The Sniper 06

The driver of the utility truck had received his load from the larger supply truck and was making his way over the rough road back toward their camp. Franklin had time to watch for awhile to ensure the truck got out into open territory before breaking down his nest. It didn’t take that long, but his aging body didn’t appreciate any attempts to hurry down from the bluff, nor to that longish hike down to the road with the load of equipment.

He set his gear in the back of the truck, but kept the pulse rifle in his hands. Climbing into the passenger side, he settled into the front seat. The driver was the chief’s second and senior technician, Joe. He was the only one on the team that insisted on clipping off the end of Franklin’s name.

“Frank, how do you do it? I know you aren’t like those snipers with no soul, the guys who kill for the fun of it. You’re friendly. You have a heart, like with that little boy the other day. How do you manage to shoot women and children without going nuts the way so many contract snipers do?”

Franklin didn’t interrupt his scanning of the terrain to say, “I don’t suffer much from Western social mythology.”

Joe grinned. “There you go again, sounding like a philosopher. I know you aren’t the average guy from back home, but you always seem to keep a lot of yourself back. I mean… You don’t hide your background. I know your wife left you and stuff like that, but even after three months of sleeping in the same space, I feel like I don’t even know you.”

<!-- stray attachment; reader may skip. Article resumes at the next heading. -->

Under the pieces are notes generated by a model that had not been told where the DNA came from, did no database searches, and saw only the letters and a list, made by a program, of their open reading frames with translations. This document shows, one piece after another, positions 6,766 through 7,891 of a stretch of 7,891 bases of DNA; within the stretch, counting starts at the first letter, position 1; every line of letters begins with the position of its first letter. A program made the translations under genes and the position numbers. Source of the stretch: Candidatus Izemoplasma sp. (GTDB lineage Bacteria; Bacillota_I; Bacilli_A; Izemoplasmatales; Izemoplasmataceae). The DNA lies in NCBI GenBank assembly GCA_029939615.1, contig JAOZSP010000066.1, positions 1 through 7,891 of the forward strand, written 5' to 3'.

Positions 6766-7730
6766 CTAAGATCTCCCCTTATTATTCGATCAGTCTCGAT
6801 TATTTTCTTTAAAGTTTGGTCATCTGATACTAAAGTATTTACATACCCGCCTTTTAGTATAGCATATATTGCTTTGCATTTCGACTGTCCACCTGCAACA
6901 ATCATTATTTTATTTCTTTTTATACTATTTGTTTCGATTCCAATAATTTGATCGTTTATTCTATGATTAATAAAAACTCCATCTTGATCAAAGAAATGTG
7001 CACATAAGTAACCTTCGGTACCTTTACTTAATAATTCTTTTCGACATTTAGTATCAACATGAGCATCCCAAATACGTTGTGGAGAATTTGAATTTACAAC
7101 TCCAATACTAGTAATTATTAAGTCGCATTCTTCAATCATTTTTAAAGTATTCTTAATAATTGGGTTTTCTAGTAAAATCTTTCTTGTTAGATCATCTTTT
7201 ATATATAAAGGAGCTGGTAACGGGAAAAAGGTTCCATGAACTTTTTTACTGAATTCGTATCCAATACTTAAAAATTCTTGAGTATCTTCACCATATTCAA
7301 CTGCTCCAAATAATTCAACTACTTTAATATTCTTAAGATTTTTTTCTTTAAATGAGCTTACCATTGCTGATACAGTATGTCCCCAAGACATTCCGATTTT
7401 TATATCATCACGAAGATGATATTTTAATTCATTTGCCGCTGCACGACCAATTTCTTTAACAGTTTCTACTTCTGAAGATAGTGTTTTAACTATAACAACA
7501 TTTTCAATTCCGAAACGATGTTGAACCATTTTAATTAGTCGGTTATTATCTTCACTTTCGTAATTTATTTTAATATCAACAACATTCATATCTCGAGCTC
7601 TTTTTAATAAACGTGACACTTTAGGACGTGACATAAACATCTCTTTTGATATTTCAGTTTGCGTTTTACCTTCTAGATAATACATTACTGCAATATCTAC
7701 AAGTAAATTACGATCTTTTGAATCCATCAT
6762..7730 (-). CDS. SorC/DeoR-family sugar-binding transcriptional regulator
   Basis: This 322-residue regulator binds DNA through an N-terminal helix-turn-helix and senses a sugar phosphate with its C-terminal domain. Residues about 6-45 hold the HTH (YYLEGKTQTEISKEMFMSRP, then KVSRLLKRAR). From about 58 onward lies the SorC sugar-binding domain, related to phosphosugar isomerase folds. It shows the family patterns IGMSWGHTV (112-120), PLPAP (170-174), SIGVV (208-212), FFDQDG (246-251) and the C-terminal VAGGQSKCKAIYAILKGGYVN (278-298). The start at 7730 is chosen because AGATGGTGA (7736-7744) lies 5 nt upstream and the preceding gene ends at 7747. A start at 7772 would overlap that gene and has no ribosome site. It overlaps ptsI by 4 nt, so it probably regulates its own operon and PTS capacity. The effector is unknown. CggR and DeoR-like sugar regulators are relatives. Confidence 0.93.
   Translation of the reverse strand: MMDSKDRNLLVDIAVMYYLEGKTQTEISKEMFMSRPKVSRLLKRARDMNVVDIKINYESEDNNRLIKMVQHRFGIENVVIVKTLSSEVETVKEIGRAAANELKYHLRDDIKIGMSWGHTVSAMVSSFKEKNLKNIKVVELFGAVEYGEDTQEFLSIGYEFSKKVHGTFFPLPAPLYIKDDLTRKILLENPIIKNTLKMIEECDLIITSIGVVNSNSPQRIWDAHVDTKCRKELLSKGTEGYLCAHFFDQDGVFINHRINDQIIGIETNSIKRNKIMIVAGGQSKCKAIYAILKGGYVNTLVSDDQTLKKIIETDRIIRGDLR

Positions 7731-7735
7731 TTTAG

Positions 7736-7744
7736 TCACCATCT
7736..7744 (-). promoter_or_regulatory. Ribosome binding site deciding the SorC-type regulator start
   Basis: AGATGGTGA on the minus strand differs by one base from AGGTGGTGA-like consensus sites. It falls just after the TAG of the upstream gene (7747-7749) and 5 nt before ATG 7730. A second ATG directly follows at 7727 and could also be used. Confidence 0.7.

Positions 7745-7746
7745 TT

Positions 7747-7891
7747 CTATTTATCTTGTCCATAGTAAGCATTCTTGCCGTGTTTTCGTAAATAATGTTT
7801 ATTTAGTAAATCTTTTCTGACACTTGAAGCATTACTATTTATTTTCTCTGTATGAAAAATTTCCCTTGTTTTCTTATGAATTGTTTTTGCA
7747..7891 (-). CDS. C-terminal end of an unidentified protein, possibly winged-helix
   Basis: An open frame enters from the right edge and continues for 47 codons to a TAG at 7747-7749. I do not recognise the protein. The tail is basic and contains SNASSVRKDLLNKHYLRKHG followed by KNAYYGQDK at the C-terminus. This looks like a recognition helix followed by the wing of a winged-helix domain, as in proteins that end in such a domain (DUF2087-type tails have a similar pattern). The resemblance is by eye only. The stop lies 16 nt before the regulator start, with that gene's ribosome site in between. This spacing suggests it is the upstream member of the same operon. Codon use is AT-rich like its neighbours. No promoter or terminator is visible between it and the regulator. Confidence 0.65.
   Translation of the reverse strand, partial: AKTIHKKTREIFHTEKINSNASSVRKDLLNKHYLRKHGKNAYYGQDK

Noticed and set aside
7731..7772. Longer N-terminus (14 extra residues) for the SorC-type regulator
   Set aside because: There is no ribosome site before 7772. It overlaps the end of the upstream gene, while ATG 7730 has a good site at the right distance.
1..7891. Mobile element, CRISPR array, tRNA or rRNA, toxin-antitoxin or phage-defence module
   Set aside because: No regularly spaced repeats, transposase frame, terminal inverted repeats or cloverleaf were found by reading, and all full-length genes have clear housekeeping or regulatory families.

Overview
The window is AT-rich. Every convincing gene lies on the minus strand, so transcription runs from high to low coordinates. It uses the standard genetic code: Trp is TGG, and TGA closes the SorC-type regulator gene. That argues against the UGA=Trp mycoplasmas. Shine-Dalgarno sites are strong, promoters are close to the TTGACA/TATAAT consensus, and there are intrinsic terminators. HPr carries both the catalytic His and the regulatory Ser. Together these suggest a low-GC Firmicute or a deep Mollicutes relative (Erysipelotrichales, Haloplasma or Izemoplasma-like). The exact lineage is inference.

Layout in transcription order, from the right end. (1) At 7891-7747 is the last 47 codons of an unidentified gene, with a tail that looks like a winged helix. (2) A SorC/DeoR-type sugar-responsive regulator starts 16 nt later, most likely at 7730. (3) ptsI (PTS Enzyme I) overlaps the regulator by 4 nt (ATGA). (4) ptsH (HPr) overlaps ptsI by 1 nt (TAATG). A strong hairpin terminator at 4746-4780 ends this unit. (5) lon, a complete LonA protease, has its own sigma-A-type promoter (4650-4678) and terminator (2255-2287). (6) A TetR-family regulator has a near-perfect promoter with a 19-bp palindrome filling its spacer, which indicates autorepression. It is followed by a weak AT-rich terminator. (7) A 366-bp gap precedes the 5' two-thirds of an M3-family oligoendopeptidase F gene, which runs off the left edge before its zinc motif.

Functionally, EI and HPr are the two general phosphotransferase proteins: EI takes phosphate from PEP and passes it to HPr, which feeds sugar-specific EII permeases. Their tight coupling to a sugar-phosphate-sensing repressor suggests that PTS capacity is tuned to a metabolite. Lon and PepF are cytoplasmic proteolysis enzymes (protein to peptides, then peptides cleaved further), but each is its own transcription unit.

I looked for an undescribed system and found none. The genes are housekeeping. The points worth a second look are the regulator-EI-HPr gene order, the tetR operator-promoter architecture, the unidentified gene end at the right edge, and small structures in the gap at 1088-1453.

Franklin glanced at him with a half-smile, then resumed his watchful scanning for threats as they trundled along the bad road, their bodies jolting now and then inside the cab of the truck. “I live in the same society as you do, and I understand it well, but I don’t belong to it.”

Joe craned to see over the hood of the truck some visual obstacle in the road, then sank back down and shook his head. He stopped, twisted in the seat and reversed the truck, and then turned back to take a different path forward. His face showed a genuine curiosity as he turned again and asked, “Where do you belong? Is it like another country or something?”

“Another world,” Franklin said absently.

Joe was silent for a moment. “You’ll have to explain what you mean by that.”

Franklin gave that half-grin again. “I’m part of a parallel society. It’s not based on geographical location, but internal orientation. We share an added component that affects everything we do, though it’s usually subtle. For us it holds the typical chaotic human nature together, provides an internal sense of order, and helps us make sense of this crazy world.”

“Sort of like a religion?” Joe offered. “I’ve seen you do stuff that looks like prayer rituals.”

“It includes religion, but the religion is an effect of, not the source of, the difference. My religion is my own personal thing, but it points back to something everyone in our society shares.” Franklin was never what anyone would call “animated,” but something in his demeanor seemed more relaxed, as if he were in total command of the situation.

Joe mulled that over for awhile. Jokingly he said, “You make it sound like you and your friends have been taken over by aliens.” Then he added, “I’m educated enough to know you are referring to a different world view, but I wonder if you could sum it up before we get back to the camp.”

Franklin never seemed to lose track of the task at hand, scanning with his eyes. “Maybe I can get across the single key element,” he said, then took a deep breath.

About Ed Hurst

Disabled Veteran, prophet of God's Laws, Bible History teacher, wannabe writer, volunteer computer technician, cyclist, Social Science researcher
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